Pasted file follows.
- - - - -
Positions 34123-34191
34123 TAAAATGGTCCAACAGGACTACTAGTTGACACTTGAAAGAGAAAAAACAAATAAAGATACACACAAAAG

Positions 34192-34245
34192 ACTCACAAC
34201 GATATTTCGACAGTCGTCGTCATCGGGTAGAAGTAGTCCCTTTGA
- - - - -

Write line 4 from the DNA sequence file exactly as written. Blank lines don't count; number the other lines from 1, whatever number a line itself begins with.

34192 ACTCACAAC